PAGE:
James Schroeder, former CEO of Health Share of Oregon, used his first day in the top state health role to lay out his top three priorities.
PORTLAND, Ore. – With a new year comes new appointments in key positions, including the Oregon Health Authority. James Schroeder has officially stepped into the role and is already targeting some of the biggest issues affecting Oregonians.
On his first day in leadership, Schröder identified his top issues as affordable health insurance, access to housing, and mental health care.
Schroeder began his career as a family physician but most recently served as CEO of Health Share of Oregon before Gov. Tina Kotek appointed him to the OHA director role.
Schroeder replaces Patrick Allen, who left the position on Jan. 2 after five years in the lead to become New Mexico Secretary of Health.
Setting the stage for his time at the agency’s helm on Jan. 10, Schroeder outlined what he sees as the state’s main shortcomings: hospitals overwhelmed with respiratory virus patients and others not being discharged due to mental health issues or long-term may need care. He also blamed trigger substances like methamphetamine and fentanyl for worsening mental health problems and causing death on the state’s streets.
Schroeder also identified deficiencies in the Oregon Health Plan, the state’s Medicaid insurance program. He expressed concern about people being denied insurance coverage because of minor changes in income. He also urged other agencies to fill the gap as federal pandemic funding continues to dwindle.
Under his leadership, the new director set the following goals for OHA:
- Maintain OHP coverage for those who have it and ensure vulnerable families have options when funds for the pandemic run out.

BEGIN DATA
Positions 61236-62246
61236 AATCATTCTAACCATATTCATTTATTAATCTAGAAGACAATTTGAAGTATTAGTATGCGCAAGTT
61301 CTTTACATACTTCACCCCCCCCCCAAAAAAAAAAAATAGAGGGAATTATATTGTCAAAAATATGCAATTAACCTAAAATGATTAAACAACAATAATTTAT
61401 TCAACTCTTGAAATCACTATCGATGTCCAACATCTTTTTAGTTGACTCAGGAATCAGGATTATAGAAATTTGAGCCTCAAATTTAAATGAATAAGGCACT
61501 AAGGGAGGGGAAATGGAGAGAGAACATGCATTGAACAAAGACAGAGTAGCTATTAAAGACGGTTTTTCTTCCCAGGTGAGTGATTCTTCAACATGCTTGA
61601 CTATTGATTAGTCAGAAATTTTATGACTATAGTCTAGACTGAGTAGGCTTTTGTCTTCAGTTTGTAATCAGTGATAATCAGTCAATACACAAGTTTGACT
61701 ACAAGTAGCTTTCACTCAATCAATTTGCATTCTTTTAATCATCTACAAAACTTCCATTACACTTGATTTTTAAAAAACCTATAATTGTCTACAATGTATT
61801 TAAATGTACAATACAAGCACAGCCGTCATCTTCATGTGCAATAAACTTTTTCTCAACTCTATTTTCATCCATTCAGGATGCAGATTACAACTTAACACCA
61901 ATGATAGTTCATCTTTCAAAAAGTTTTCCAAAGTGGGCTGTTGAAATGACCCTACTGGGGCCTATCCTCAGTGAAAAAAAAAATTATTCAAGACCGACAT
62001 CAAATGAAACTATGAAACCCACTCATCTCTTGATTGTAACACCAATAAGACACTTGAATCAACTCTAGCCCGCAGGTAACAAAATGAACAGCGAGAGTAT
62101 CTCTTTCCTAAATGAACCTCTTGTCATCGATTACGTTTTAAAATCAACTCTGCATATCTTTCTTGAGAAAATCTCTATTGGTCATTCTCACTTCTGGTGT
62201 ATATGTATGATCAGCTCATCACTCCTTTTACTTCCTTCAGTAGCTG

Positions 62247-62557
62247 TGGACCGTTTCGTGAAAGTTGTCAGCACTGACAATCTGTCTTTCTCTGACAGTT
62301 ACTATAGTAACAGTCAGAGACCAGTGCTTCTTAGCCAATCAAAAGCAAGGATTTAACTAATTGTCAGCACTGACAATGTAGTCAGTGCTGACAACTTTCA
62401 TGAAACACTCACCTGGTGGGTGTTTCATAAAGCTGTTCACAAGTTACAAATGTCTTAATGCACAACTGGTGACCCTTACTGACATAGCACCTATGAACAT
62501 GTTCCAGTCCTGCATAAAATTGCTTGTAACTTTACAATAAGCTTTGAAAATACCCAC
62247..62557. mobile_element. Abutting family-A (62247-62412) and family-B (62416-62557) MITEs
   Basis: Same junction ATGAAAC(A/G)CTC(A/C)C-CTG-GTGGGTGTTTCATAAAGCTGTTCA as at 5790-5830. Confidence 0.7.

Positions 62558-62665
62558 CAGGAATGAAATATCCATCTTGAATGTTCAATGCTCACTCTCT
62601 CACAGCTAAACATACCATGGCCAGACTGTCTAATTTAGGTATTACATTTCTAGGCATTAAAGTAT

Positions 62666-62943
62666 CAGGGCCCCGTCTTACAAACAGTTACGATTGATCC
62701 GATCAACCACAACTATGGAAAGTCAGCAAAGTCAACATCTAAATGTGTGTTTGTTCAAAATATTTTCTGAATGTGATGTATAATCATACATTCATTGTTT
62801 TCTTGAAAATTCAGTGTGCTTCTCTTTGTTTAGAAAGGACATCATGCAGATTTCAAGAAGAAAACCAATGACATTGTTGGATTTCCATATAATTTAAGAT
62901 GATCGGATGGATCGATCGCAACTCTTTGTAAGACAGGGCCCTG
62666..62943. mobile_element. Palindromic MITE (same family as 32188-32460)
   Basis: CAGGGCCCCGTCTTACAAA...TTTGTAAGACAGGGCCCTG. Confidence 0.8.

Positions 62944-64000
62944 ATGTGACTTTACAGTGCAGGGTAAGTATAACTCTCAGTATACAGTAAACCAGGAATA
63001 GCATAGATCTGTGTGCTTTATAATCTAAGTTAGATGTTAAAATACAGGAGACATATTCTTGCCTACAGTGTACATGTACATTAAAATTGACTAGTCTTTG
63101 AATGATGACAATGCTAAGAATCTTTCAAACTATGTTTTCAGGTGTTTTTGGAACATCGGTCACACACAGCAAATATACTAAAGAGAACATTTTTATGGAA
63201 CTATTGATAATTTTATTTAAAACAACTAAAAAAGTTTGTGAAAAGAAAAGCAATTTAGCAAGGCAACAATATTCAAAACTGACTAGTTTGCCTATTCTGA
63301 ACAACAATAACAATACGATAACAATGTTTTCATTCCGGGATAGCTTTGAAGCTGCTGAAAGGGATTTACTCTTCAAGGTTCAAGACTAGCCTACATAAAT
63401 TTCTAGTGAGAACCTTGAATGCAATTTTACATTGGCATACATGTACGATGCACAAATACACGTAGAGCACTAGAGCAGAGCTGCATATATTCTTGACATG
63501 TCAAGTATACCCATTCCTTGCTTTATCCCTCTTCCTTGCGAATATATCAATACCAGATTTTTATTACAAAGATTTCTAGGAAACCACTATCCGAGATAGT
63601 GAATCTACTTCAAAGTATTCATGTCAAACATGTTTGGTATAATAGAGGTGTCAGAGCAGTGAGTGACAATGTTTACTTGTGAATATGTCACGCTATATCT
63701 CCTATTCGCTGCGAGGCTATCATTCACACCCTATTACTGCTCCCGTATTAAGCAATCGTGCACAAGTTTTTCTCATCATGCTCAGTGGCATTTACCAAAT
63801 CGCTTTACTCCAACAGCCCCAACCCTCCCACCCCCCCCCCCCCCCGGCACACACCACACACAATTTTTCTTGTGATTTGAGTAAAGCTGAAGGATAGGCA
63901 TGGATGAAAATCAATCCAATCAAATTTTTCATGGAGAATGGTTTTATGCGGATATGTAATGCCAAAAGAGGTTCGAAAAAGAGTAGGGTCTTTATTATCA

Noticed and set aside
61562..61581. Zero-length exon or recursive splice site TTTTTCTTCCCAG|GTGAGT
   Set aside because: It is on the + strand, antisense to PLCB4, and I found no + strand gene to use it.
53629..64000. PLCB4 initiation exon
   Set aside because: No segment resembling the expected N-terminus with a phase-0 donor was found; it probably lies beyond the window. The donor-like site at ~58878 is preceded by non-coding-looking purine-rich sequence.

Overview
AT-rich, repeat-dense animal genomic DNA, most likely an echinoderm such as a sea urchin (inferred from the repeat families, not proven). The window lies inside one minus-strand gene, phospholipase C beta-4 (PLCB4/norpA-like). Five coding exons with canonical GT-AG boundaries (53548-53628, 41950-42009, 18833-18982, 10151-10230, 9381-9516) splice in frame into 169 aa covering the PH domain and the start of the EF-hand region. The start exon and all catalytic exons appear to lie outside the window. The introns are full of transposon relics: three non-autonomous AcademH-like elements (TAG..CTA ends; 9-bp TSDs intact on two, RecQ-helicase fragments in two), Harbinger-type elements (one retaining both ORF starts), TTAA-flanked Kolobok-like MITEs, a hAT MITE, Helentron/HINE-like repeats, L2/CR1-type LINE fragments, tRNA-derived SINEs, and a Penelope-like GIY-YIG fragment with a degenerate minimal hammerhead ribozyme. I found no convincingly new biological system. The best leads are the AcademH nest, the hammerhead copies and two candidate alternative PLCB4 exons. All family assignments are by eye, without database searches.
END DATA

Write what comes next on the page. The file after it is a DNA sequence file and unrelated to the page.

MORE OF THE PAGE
- Implement the state’s updated Medicaid program.
- Help communities across the state develop behavioral health care that can meet the specific needs of their communities.
Schroeder wants OHA to place a greater focus on providing preventive medicine, such as screening and immunizations, to at-risk populations and make these services more accessible to those enrolled in OHP. Part of this commitment to preventive health is the elimination of health inequalities.
Much of this work is underpinned by the second goal that Schröder set out. The state’s updated Medicaid plan is good through 2027 and does a variety of things. It aims to provide more services to historically disenfranchised groups and the homeless. It is also designed to ensure people can maintain their insurance coverage despite temporary changes in their eligibility and improve residents’ overall quality of life.
Schroeder holds a bachelor’s degree from the University of Colorado and a master’s degree from the University of Nebraska. He also completed a Community Health Leadership Program at the University of Washington and an Executive Leadership Program at Harvard Business School.